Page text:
Eight skulls on the table: Forensic doctors’ skills put to the test

Mumbai: Mumbai Police have been doing the rounds of KEM Hospital lately. It is because the hospital is armed with the skill of facial recognition technology, which is proving to be a handy investigation tool for police in cases where they are unable to identify the deceased.

Currently, the forensic department of the King Edward Memorial (KEM) Hospital has received eight skulls for facial reconstruction, of which work on three has already been accomplished.

Ever since forensic doctors used Russian technology to reconstruct the head from a skull found in an Ambarnath jungle last October, they have been handling requests from police.

“Since we helped solve two murder cases with the help of this facial reconstruction technology, our department has been receiving many queries and unknown skulls for reconstruction,” said a doctor.

According to Dr Hemlata Pandey, forensic odontologist, KEM, currently their team has eight unidentified skulls, most of them from rural parts of the state like Aurangabad, Nashik, Palghar and others.

“Most of these skulls were retrieved from skeletons and one of them was charred beyond recognition. Facial reconstruction plays a major role when the chances of DNA sample matching or fingerprints are not available.

Though this procedure may not be able to provide 100 per cent accurate representation of the victim, it is sufficient for identification,” said Dr Pandey.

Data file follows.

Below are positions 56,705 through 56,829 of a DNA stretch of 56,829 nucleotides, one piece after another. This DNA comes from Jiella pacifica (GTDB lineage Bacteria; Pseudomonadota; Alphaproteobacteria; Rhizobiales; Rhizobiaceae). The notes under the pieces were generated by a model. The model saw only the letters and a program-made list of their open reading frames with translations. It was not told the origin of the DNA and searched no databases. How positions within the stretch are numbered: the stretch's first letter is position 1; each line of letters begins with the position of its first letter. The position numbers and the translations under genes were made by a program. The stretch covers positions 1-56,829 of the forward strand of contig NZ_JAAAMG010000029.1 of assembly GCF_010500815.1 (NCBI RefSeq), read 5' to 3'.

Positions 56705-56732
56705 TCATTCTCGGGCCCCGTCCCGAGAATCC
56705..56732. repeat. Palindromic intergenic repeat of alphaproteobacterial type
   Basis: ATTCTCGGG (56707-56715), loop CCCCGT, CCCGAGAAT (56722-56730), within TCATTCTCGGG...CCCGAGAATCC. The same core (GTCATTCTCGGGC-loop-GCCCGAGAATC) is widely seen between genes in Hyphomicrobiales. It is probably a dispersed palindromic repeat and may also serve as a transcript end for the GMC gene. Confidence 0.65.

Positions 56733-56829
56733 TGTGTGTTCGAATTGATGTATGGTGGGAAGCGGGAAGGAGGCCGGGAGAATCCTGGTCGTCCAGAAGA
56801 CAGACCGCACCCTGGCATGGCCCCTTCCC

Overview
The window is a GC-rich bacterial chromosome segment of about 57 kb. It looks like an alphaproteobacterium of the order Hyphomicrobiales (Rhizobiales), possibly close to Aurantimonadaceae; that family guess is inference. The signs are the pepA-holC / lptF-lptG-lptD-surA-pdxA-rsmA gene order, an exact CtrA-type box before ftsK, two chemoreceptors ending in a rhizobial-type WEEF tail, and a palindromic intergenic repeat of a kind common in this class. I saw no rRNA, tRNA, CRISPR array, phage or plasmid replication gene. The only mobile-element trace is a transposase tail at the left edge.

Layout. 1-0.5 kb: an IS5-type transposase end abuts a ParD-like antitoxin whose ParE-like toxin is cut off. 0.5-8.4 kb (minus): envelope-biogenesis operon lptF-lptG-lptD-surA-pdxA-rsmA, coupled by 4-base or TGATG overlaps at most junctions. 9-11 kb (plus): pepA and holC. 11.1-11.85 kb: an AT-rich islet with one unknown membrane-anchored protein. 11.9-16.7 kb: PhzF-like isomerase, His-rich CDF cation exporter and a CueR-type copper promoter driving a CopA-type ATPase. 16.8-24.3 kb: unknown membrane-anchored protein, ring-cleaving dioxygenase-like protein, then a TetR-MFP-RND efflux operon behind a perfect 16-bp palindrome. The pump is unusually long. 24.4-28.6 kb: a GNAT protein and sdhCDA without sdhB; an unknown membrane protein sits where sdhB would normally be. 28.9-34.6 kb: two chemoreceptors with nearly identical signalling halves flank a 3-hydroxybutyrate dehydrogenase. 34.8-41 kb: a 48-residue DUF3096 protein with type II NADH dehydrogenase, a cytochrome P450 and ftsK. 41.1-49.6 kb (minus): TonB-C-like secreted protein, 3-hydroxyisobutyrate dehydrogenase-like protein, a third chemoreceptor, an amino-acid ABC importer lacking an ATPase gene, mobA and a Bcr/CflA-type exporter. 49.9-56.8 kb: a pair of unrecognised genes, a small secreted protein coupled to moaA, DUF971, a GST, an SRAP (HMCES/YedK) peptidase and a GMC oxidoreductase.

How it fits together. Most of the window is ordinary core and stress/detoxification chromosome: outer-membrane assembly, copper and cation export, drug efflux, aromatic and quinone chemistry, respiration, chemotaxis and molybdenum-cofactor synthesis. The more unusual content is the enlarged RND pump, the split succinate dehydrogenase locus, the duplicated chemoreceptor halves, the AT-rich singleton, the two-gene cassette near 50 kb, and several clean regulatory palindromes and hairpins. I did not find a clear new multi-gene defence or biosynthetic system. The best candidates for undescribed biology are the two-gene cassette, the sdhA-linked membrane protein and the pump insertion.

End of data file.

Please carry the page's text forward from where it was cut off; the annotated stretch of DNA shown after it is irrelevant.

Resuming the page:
She said three such skulls have been reconstructed and handed over to police. One such skull was of a female from Aurangabad, identified by anatomical analysis.

“We have also received two queries from Rajasthan and Kolkata in similar cases, where skeletons have been found and police are unable to identify the victims,” Dr Pandey added.

Dr Harish Pathak, head of the hospital's forensic and toxicology department, said since their successful reconstruction of a face from a skull last October, police have been approaching the hospital to help them unravel puzzling crimes. “

This technology needs a combination of anatomy, sculpting and forensic science. Every human being has unique facial points, not just unique fingerprints.

These points give individualistic features to each human. So, after calculating all these facial points, experts place clay or flesh units on it. This requires proper mathematical calculation, and knowledge of the gender, ethnicity and age of the victim,” said Dr Pathak.

(For all the latest News, Mumbai, Entertainment, Cricket, Business and Featured News updates, visit Free Press Journal. Also, follow us on Twitter and Instagram and do like our Facebook page for continuous updates on the go)

Free Press Journal